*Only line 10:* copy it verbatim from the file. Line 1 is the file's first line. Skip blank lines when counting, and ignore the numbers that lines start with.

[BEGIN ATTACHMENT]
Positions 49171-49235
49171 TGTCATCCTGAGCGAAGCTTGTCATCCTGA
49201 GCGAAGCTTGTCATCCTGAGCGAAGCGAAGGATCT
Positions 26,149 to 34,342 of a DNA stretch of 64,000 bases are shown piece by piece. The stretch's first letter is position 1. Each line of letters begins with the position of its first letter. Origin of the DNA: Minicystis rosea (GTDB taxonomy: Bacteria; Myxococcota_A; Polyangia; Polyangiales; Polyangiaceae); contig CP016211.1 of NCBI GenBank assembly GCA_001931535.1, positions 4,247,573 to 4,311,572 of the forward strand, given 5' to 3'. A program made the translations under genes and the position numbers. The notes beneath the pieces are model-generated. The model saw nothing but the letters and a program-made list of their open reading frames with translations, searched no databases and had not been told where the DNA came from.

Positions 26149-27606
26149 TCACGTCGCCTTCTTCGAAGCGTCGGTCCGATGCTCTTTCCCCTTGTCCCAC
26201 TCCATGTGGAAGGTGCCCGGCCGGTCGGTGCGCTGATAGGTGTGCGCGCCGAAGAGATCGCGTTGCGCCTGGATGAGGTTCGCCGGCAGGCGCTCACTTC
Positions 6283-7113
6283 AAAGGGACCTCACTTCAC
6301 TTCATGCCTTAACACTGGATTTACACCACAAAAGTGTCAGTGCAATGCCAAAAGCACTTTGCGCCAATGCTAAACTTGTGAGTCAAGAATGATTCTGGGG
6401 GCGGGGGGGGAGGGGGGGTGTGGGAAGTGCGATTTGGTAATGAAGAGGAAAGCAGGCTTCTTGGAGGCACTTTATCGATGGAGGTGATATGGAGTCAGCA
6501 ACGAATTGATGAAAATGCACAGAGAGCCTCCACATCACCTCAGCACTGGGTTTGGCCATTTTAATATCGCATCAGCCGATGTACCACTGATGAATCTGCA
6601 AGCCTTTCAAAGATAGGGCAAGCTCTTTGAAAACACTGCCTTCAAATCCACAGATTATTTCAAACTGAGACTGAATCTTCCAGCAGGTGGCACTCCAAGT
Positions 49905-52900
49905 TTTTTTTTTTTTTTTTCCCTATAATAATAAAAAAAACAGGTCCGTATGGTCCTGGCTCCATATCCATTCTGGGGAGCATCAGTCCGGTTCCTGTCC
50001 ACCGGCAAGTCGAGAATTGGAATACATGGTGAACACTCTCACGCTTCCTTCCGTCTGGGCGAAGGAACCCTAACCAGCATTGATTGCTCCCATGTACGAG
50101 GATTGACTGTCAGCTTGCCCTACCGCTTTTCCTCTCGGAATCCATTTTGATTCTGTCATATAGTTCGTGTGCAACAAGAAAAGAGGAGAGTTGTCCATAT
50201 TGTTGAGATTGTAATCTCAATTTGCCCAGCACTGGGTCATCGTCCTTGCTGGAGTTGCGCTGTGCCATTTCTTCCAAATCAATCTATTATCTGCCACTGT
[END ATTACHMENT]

6301 TTCATGCCTTAACACTGGATTTACACCACAAAAGTGTCAGTGCAATGCCAAAAGCACTTTGCGCCAATGCTAAACTTGTGAGTCAAGAATGATTCTGGGG